CEDAR FALLS — After surviving a tragic accident and learning to live with a prosthetic leg, Steve Husome is taking strides to help the hundreds of Cedar Valley residents also living with limb loss this April to coincide with Limb Loss Awareness Month.
Husome was about a half-mile from Morrison on Iowa Highway 175 heading to an Eagles concert Sept. 6, 2014, on his Harley motorcycle when his life was forever changed.
While he attempted to pass a semi tractor pulling a grain trailer, the semi turned left into a farm drive, not realizing Husome was passing. Husome collided with the semi at 50 mph and was trapped underneath.
The aftermath resulted in Husome’s right leg being amputated and severe damage to his left leg. After nine surgeries, hundreds of hours of physical therapy and a new prosthetic leg, Husome relearned how to walk and ride a bicycle.
“I just felt like after surviving something like this, it changes your perspective on life and really helps define what’s important and what’s not as important,” Husome said. “For me it was really getting closer to my family, but also finding a way to pay it forward and help other people that maybe having a similar experience.”
After conquering his personal goals, his motivation turned toward helping other local amputees.
In January 2016, Husome joined Clark and Associates in Waterloo, a provider of prosthetic and orthotic services and supplies, as director of operations.
“I’ve got a greater appreciation of what our patients go through, having lived through it myself,” he said.
Last summer, he organized a group of volunteers and launched the HusomeStrong Foundation, a nonprofit foundation designed to assist local amputees with what they need, including modifications to their home or automobile.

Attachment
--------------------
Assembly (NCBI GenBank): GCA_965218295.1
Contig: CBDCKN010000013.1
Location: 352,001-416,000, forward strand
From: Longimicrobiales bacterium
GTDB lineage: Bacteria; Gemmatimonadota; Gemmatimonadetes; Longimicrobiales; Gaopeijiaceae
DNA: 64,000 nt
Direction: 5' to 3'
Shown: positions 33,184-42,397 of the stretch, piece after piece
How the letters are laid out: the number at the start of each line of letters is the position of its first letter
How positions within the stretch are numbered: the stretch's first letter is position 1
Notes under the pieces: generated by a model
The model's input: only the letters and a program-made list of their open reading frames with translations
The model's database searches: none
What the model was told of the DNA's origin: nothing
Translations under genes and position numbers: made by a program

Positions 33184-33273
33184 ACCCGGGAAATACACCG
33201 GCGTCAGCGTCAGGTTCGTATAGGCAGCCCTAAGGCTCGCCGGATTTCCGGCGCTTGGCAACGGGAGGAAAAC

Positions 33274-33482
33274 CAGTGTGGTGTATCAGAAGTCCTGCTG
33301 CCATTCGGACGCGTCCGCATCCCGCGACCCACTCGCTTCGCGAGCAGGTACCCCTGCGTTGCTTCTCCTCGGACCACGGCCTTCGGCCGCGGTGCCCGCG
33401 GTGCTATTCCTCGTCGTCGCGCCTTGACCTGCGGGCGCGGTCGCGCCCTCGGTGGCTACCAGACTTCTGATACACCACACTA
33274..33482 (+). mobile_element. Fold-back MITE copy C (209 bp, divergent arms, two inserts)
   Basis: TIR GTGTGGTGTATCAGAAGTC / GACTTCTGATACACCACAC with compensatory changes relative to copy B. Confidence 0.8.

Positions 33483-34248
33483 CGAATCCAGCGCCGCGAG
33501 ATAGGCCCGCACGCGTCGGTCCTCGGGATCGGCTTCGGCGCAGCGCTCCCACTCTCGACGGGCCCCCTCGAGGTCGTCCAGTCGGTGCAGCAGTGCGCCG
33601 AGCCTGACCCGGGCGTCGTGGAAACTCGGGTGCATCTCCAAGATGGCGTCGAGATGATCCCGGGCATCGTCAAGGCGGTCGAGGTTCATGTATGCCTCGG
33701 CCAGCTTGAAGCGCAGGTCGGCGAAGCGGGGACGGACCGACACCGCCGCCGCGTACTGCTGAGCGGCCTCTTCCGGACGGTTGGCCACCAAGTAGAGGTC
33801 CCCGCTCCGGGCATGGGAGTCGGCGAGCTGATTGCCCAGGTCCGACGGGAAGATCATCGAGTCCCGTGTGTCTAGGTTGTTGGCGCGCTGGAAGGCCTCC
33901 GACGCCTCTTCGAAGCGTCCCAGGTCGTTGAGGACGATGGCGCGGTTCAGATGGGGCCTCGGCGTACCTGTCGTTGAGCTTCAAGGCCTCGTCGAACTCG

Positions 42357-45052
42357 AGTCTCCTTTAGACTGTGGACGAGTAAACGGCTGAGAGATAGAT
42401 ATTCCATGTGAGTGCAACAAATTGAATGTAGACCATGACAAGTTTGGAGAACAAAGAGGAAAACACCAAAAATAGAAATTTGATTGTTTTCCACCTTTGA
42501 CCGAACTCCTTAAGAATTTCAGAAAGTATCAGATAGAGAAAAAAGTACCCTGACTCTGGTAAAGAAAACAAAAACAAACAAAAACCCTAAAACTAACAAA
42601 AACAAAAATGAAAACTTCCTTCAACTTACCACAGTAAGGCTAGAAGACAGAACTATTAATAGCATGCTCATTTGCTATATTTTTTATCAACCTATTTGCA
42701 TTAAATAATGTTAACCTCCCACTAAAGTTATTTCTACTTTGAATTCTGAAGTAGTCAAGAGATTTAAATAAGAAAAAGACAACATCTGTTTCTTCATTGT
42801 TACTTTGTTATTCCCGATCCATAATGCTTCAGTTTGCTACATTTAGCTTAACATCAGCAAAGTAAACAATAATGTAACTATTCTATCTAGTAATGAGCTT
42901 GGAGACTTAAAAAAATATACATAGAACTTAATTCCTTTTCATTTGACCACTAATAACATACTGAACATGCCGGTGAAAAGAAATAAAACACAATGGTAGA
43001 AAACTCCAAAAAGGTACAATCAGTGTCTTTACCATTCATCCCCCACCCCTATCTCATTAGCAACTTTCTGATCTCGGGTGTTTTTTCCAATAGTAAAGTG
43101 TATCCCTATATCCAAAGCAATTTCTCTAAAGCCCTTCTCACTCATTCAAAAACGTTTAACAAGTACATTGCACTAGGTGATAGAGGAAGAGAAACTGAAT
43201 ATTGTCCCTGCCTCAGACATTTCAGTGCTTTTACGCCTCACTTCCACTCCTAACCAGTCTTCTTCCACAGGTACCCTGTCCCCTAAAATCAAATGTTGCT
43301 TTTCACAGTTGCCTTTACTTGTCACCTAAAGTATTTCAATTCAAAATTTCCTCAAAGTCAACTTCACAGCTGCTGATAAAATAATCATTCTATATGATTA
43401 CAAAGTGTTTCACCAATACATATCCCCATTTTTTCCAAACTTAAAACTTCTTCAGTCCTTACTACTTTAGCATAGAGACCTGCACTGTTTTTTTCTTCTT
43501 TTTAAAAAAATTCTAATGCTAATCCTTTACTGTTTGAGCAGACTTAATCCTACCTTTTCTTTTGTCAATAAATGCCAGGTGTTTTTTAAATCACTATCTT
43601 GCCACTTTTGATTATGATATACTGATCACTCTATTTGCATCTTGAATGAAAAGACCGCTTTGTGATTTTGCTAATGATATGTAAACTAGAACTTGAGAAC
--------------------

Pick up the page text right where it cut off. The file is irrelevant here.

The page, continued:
Husome noted new technology is constantly being developed, but in many cases insurance determines if the patient has access.
“That’s where I feel like our foundation can really come in and be the bridge to where the insurance company ends and the technology begins.”
A basic prosthetic device for a below knee amputee can cost around $8,000 to $10,000, while a more complex above-knee device may cost $40,000 to $75,000, according to Husome.
The organization will host its first organized fundraiser, “Limb-It-Less Possibilities: An Evening of Inspiration” on Thursday at the Hilton Garden Inn.
Husome said tickets to the event are sold out, but the organization is planning to make this an annual event in April.
Dana Bowman, retired sergeant first class with the U.S. Army, Special Forces soldier and member of the U.S. Army’s elite parachute team, the Golden Knights, will serve as the keynote speaker for the event.
Bowman is a double amputee. He has spent the last 20 years as a motivational speaker, appeared on more than 250 television shows and continues to do about 100 demonstration jumps per year. He will return to Iowa with Charlie Linville, a wounded U.S. Marines veteran who has climbed Mount Everest.
“We’re looking forward to it ... planting the seed in your neck of the woods,” Bowman said.
Bowman and Linville also will speak to eighth-graders at Central Middle School at 11 a.m. Thursday.
In his free time, Husome remains an active Cedar Valley resident. He can be seen riding about 70 to 100 miles per week on his bicycle or heard on the P.A. announcing at Waterloo Black Hawks hockey games. He serves on the board of the North Shore Boat Club and in the past has served on the Cedar Valley Sports Commission, president of Cedar Basin Jazz Festival, co-captain of the Cedar Falls Live to 9 events and on the board for the Cedar Falls Chamber of Commerce.
“For more information, go to www.husomestrong.com.